The French unions convened on Tuesday a massive mobilization in the main cities of the country against the pension reform promoted by President Emmanuel Macron. The project you are looking for increase the retirement age from 62 to 64 years began to be debated last Thursday in the Senate and was strongly rejected by a large part of the population.
The protests against this initiative they began on January 19 and since that date there have already been six days of paralysis of the main activities in the country. “We have managed to show the determination of the world of work,” said the leader of the French Democratic Confederation of Labor (CFDT), Laurent Berger, who also highlighted a “historic mobilization” at the start of the demonstration in Paris, the AFP agency reported. Besides He maintained that the government “cannot continue turning a deaf ear.”
As estimated by the General Confederation of Labor (CGT), The mobilization this Tuesday summoned 700,000 protesters, 200,000 more than on January 31 when the largest mobilization against a social reform in three decades was registered and that throughout the country it gathered between 1.27 and 2.8 million demonstrators.
“We won’t give up we have to shock the government to relentsaid Patrick, a 61-year-old rail retiree.
Macron’s pension reform: a great controversy in France
One of the main promises in the electoral campaign of Emmanuel Macronwho was re-elected as president of France in 2022, was raise the retirement age to 64 years although the proposal generated many detractors. This measure puts a large part of his political credibility at risk, after the pandemic forced him to abandon a previous reform during his first term, also marked by the social protest of the “yellow vests”.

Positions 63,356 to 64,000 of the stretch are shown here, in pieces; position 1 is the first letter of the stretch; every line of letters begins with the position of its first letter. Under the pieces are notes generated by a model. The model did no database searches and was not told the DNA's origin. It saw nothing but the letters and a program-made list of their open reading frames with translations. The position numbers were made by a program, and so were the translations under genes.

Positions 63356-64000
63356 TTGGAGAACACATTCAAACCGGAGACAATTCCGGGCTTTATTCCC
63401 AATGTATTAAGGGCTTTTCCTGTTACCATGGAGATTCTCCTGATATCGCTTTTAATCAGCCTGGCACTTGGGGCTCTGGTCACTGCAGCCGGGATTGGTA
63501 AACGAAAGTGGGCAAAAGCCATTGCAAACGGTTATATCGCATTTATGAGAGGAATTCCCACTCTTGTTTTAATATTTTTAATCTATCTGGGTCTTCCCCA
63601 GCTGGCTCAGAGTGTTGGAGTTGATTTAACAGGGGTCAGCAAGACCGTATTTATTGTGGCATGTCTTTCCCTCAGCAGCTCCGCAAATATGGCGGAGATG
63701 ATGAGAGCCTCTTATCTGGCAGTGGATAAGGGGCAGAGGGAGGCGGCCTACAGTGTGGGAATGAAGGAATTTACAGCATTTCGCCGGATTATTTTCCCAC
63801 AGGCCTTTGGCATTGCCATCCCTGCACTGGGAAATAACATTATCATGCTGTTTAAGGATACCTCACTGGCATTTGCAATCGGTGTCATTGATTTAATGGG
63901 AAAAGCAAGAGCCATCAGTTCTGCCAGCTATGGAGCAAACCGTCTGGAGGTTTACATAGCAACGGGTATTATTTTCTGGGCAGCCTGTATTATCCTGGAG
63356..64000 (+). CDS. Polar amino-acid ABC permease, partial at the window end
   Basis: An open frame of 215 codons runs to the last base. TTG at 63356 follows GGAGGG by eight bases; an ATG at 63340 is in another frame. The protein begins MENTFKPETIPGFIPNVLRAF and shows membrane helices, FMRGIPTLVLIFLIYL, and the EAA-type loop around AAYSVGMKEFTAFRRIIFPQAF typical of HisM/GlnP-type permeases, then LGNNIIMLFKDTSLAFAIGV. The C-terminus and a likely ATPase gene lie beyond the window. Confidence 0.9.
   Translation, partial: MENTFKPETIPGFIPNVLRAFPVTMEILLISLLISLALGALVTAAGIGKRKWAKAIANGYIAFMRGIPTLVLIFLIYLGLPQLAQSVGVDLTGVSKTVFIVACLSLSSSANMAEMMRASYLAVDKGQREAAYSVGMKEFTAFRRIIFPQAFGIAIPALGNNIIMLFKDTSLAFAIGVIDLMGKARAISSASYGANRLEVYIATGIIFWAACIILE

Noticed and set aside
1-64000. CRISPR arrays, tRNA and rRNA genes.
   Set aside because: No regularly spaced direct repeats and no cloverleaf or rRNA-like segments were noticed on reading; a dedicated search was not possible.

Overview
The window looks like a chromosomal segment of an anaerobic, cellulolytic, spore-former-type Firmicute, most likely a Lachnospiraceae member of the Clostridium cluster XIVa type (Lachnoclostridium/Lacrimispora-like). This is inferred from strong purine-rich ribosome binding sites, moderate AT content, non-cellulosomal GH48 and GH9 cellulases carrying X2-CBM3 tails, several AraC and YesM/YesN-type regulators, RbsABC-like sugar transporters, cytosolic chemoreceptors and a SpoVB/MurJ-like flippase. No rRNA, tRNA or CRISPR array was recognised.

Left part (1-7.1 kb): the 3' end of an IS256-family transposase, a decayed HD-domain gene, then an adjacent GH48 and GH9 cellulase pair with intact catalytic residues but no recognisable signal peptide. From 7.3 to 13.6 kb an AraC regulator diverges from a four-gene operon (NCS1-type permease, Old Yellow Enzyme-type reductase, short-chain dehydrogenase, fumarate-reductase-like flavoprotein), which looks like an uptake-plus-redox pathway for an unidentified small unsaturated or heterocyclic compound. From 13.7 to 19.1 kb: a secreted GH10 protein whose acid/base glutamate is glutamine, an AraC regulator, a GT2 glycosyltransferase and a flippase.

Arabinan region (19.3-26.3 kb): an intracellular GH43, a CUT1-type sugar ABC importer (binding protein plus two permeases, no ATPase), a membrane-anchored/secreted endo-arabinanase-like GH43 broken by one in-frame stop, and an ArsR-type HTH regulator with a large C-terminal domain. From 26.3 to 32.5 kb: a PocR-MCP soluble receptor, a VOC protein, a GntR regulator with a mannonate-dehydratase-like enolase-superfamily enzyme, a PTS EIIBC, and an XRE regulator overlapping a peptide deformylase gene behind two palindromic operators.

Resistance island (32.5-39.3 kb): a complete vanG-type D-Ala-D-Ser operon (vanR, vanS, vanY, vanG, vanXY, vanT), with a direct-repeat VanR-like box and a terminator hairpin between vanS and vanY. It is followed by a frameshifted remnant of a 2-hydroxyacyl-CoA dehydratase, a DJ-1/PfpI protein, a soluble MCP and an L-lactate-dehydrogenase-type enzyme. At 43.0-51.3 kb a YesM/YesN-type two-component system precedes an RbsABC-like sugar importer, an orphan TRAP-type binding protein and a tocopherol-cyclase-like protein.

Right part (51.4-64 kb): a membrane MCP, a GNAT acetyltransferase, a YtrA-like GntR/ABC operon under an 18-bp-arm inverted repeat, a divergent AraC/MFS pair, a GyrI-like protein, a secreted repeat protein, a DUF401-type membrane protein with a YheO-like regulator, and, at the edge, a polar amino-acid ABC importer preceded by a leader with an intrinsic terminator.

But two out of three French people, according to polls, They remain opposed to the Liberal president’s project to delay the retirement age from 62 to 64 years by 2030 and advance the requirement to contribute 43 years to 2027 (and not 42, as now) to collect a full pension. A majority supports the strikes.
Aware that a lot is also at stake in this fight and without being able to condition the government in these weeks of fighting, the unions redoubled their commitment with the aim of “paralyzing” the second largest economy in the European Union.
But beyond union intentions, the economic impact of the strikes will be “limited”according to ING bank analysts, for whom, even in the event of long blockades, it will not be more than 0.2 percentage points of GDP.
Demonstrations in France: What services do they affect?
Since January 19, France has experienced the most massive protests in recent times and affected many of the country’s transport services. The routes from Rennes (west) to Perpignan (south) were cut and all service stations closed. In addition, there were canceled flights, trains without service and schools without classes.
A fifth of the flights were canceled at Charles de Gaulle airport in Paris and around a third of flights were canceled at Orly airport.
The protest also affected the train service to Germany and Spain, and those going to and from Great Britain and Belgium were reduced by a third, according to the railway authority SNCF. Most of the high-speed and regional trains did not work.
Public transport it was discontinued in most French cities.
In Annonay (southeast), stronghold of the Minister of Labor, Olivier Dussopt, more than 2,000 homes were left without electricity, indicated the company Enedis. Others possible “wild” supply cuts were registered in Boulogne-sur-Mer and Neuville-en-Ferrain (north).
On Monday, the strikers already paralyzed three of the four methane terminals for “seven days” and, since Friday, they have brought down electricity production in the nuclear sector, with a program of renewable strikes.